Artwork to put life back into derelict city sites

Vacant shop windows are being transformed into artistic tourist information panels as part of a new approach to tackle dereliction in Cork City.

Business groups have described the move as a welcome short-term cosmetic exercise, but said cutting rates and tackling the cost of city centre parking must also be considered in the longer term.

Figures from last year showed that Cork was one of the hardest hit cities during the recession, with an average retail unit vacancy rate of 20%.

The showcase retail area, St Patrick’s Street, had a 12% vacancy rate whereas Grand Parade had a vacancy rate of 25%, with the abandoned Capitol Cinema site accounting for most of that.

Now the city council has hired graphic artist Robin Foley to put some of the abandoned ground-floor units to some good use.

Mr Foley, the creativedirector of Cork-based digital arts agency, Hurrah Hurrah, has created 11 original contemporary artwork images of some of the best-known permanent visitor attractions in the city and county.

The images, which have been created on vinyl decals, are being placed on illuminated boxes which will be installed in the windows of some of the worst eyesore vacant buildings, particularly on St Patrick’s St and Oliver Plunkett St.

The artwork gives information about and directions to the various attractions, including the English Market, the Glucksman Gallery, St Fin Barre’s Cathedral and Shandon.

“We wanted to do something contemporary, to put some life back in to these units and the streets they are on, and give something back to visitors at the same time,” Robin said.

Senior planner Jeremy Ward said the artwork will stay in place until the building owners succeed in letting the spaces to viable new businesses. “However, our ambition is to explore the potential for relocating the artwork to other vacant shop windows and bring this same beauty to the streets for the benefit of the city centre and the tourism industry,” he said.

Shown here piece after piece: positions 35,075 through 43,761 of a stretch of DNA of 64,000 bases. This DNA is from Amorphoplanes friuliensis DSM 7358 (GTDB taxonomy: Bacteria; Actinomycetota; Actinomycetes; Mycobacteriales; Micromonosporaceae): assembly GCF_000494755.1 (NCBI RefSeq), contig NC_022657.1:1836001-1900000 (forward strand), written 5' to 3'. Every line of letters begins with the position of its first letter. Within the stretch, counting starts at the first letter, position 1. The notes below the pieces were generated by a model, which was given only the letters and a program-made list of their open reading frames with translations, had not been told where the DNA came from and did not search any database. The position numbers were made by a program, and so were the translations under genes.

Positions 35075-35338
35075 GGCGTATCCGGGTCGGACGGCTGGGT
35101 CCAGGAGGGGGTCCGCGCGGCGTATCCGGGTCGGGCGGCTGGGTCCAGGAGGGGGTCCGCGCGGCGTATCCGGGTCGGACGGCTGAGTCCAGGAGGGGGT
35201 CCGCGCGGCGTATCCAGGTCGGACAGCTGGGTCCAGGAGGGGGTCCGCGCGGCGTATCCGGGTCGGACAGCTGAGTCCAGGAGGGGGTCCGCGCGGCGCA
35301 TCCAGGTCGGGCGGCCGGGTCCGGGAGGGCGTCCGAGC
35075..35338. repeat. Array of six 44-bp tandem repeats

“Hopefully we can find windows to host the postcards for the 2015 tourist season and we would welcome building owners to approach us on this.”

The artwork is also being made available as free cardboard postcards which Fáilte Ireland plans to make available at the visitor attractions themselves.

Meanwhile, figures have been released which show that the 2014 Painting Grant Scheme which offers grant aid to property owners in the city’s most historic areas to improve the look of their buildings has been the most successful in its five year history.

The council’s Planning and Development unit provides a maximum €500 grant if a contractor is hired, or €250 for materials if the building owner undertakes the project.

A total of 27 grants were sanctioned last year but the figure has jumped to 48 this year — almost double what is was just three years ago.

The 2013 scheme focused on the city’s historic spine — South Main St, North Main St, Shandon St, and on several streets around Blackpool.

This year, the scheme was extended to city quay areas including North Mall, Pope’s Quay, Camden Quay, Sullivan’s Quay, George’s Quay, and the adjoining side streets, including Dunbar St, Margaret St and Douglas St.

Among the high-profile buildings to benefit are the street-facing facade high wall at North Presentation Convent on Gerald Griffin St, the Bia Blasta restaurant on Douglas St, the Quay Co-Op on Sullivan’s Quay and Uncle Pete’s on Pope’s Quay.

Pubs like Eugene’s on Shandon St, Ó Cionnaigh’s on nearby Church St, and Forde’s Bar at the bottom of Barrack St, also got a lick of paint.

Helen O’Sullivan, the council’s project officer overseeing the scheme, said their priority was to achieve maximum impact and value.

“The council knows that painting buildings isn’t the whole solution to an area’s problems, but it is important and forms part of a suite of initiatives to regenerate the city centre,” she said.

Independent Cllr Mick Finn welcomed the impact the scheme has had on Barrack St in particular.

“Some of this work will be a short-term, cosmetic improvement but even this will make a huge difference,” he said.

“There is little point in the council investing millions in the streetscape of Barrack St if a lot of the buildings are like those in war zones.”

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From florist to fraudster, leaving a trail of destruction from North Cork, to Waterford, to Clare, to Wexford and through the midlands ... learn how mistress of re-invention, Catherine O'Brien, scammed her way around rural Ireland.

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